On Sterile Packaging Day 2024 at MD&M West, Henk Blom, Todd McDonald, and Nick Packet discussed a roundup of sterile packaging updates from the FPA’s Sterilization Packaging Manufacturers Council, including their mission, efforts to educate policy makers on sterile packaging to help prevent unintended consequences from well-meaning legislation, and best practices for storing rollstock/pouches for sterile barrier systems (SBSs).
On the latter topic, while many are rightly focused on what happens to the package after filling, rollstock storage considerations prior to packaging are also critical to success. Blom shared common tips from an SPMC white paper, Rollstock Storage and Handling, to protect your materials before packaging.
Rollstock and pouches should be protected from the elements—kept clean and dry—with minimized exposure to direct sunlight. He noted that while it may sound like common sense, not every facility around the globe features a pristine warehouse, with climate and pest control. Dust and chemical contamination, which can be carried into cleanrooms via packaging, should also be minimized.
Rolls are typically individually wrapped on a pallet and should remain packaged until ready for use. In cases where only a partial roll is used, it’s a good idea to keep the outer packaging and re-wrap rolls if they’re returned to inventory for future use.
Storage conditions play an important role in the health of your rollstock. Stock is typically best stored at 50-80 °F (10-27 °C) but Blom said to consult your supplier for material-specific conditions. What happens if rollstock deviates from temperature requirements? Blocking (in which one layer sticks to another), wrinkling, or crushed cores can occur.
Blom noted another temperature consideration: slip agent behavior. “A lot of sealants—such as polyethylene and peelable sealants—are processed with low levels of what’s called a slip agent. This helps the materials move though the equipment. That material is designed to bloom to the surface and give you a low coefficient of friction so that you get good machinability,” he explained. “But as the temperature changes, the solubility of that slip agent in the material changes. As the temperature increases, the slip actually wants to go back into the material. And so your COF [coefficient of friction] will start to increase and the material will start to stick and slip as it's moving through, for instance, a flow wrap machine.”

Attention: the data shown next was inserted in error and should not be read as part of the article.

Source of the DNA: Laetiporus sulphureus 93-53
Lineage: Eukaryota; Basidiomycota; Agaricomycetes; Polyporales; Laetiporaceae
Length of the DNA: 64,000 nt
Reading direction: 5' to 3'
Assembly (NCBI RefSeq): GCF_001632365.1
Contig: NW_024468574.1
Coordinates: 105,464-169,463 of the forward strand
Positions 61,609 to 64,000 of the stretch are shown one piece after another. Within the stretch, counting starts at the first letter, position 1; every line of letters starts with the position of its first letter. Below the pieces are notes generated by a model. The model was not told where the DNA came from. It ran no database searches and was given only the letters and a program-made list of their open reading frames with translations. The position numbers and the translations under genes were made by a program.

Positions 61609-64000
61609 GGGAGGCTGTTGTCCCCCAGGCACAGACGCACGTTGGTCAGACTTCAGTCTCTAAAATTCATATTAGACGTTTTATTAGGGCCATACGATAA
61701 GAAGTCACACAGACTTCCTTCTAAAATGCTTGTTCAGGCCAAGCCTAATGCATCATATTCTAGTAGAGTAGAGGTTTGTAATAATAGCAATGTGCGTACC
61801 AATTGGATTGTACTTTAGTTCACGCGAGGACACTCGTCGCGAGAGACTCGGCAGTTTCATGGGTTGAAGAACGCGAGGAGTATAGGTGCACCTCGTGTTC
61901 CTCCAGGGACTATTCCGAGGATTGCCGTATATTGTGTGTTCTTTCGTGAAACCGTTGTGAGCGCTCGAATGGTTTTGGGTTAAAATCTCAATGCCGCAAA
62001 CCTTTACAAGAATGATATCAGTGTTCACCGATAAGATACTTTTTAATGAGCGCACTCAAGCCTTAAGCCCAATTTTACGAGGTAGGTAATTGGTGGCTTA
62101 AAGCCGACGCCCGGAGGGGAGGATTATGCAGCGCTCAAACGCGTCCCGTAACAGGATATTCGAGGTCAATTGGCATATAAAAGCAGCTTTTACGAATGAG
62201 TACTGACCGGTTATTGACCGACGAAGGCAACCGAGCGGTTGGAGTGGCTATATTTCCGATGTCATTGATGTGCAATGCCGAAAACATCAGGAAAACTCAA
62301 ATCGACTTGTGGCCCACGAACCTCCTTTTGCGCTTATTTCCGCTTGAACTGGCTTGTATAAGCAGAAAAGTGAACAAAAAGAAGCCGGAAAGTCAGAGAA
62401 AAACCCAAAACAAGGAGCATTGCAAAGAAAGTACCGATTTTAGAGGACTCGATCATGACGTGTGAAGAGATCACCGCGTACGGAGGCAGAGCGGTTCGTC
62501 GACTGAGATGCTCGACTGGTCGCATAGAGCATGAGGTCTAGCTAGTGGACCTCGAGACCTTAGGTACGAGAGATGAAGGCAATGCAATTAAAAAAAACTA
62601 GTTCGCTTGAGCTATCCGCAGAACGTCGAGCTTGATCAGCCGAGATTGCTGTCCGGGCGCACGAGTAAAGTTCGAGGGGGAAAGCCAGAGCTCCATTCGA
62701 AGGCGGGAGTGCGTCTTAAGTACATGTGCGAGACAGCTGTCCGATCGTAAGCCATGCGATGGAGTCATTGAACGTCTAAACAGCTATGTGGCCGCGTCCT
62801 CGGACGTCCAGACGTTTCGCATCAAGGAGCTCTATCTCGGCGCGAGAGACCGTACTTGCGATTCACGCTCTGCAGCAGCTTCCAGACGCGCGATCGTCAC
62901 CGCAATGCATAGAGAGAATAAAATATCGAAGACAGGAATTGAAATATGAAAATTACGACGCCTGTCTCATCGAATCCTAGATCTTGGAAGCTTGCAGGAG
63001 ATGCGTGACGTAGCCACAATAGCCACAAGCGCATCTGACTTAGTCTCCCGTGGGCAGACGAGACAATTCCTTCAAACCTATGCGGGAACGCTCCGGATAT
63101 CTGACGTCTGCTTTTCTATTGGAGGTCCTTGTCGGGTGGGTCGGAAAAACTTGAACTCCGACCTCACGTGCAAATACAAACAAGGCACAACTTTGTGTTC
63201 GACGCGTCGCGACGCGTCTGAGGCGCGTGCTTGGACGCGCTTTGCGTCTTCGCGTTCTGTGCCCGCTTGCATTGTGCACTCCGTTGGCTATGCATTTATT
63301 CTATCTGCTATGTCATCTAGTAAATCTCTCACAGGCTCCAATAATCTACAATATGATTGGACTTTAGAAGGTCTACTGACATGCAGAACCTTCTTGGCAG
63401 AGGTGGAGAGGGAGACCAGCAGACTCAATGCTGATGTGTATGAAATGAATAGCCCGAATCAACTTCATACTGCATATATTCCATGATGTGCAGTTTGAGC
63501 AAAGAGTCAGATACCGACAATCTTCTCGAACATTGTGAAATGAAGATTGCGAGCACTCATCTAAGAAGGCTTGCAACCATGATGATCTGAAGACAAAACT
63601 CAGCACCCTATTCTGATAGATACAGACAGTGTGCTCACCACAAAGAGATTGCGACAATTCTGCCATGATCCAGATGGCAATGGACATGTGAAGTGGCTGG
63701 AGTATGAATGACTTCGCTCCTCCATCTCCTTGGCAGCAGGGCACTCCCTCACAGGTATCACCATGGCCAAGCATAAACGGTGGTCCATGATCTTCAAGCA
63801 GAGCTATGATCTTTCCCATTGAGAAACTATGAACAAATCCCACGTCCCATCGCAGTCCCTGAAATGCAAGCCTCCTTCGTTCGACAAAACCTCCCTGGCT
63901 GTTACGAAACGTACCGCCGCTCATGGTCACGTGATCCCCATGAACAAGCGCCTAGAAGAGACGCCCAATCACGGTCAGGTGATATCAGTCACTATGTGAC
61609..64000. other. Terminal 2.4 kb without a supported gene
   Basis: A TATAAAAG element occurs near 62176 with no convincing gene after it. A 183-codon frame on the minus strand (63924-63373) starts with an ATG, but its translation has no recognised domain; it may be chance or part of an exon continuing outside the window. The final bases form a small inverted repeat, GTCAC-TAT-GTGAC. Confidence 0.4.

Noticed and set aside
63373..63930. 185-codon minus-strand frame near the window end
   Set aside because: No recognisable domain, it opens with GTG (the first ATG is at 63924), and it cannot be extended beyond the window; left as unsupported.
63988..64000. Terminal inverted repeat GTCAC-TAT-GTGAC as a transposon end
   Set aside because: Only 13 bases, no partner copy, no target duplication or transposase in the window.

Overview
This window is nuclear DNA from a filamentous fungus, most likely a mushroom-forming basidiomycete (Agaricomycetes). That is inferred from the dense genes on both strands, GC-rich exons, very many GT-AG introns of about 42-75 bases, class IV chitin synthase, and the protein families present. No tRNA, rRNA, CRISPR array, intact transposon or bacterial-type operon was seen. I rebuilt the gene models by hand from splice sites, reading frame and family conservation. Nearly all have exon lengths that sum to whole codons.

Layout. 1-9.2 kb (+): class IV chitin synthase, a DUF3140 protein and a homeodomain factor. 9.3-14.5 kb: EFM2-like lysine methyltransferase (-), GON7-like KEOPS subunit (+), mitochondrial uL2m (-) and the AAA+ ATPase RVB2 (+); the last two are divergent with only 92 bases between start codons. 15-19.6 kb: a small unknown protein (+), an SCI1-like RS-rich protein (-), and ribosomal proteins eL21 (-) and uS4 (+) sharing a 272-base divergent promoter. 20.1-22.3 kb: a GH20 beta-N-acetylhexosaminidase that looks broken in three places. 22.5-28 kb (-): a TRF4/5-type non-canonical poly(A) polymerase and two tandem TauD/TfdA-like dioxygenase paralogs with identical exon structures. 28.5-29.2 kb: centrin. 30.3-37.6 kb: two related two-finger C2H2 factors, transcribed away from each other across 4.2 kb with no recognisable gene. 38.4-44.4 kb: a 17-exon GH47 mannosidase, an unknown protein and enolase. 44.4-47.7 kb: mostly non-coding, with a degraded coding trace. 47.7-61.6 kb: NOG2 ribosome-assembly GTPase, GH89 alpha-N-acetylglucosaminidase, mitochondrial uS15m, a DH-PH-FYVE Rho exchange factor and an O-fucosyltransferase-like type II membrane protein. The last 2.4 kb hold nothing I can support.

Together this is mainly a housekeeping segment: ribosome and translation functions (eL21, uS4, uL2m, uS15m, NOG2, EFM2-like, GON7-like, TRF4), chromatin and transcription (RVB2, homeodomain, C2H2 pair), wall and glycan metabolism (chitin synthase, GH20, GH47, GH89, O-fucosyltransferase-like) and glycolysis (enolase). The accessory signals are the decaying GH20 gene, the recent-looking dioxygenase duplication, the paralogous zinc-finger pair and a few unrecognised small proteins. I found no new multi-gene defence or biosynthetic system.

The good news here is that this process is reversible by placing the roll in cold storage, which will allow the slip to bloom back out to the material’s surface.
While many common packaging materials like oriented PET, foils, highly engineered papers, and various polyolefins are not typically affected by humidity, there are certain nylons and papers that can be affected. Here, it’s important to check with your supplier, because certain papers can absorb and desorb moisture with changes in humidity. The good news, Blom said, is that this is reversible, but it’s preferable to ensure protection from the start.
Nylons can absorb 5 to 9% of their weight in moisture. “That's a significant amount of moisture, and it can change the physical properties quite drastically. If you dry it out completely, it becomes somewhat brittle, and then as it absorbs more moisture, it can become much more stretchy,” Blom said. “In roll form, it can actually start to wrinkle because it also expands the material a bit. Again, this is reversible, so you can put it in a drier environment and that moisture will eventually equilibrate back out.”
The location of the nylon layer matters. “If your nylon is in the middle of a multi-layer, coex structure, it's not actually seeing the ambient humidity, it's protected by the outer layers. So it's not as much of a concern there,” he added. “But if it's the outer layer of the laminate, or the standalone material with a heat seal coating on it, for instance, we generally would wrap that in in the metallized polyester to get maximum barrier protection.”
If there’s a big difference between storage and floor conditions, Blom said it’s a good idea to condition your rollstock, allowing 24 to 48 hours for the material to equilibrate to ambient conditions before packaging. “Some materials will be more susceptible than others,” he noted, adding that if COF is an important consideration, then conditioning will help stabilize the material.
Blom hammered home that some materials have unique requirements that may not be covered by the more common storage recommendations he shared. “So, it's important to always work closely with your material supplier to understand if a particular material has any specific storage requirements that need to be taken into consideration,” he said.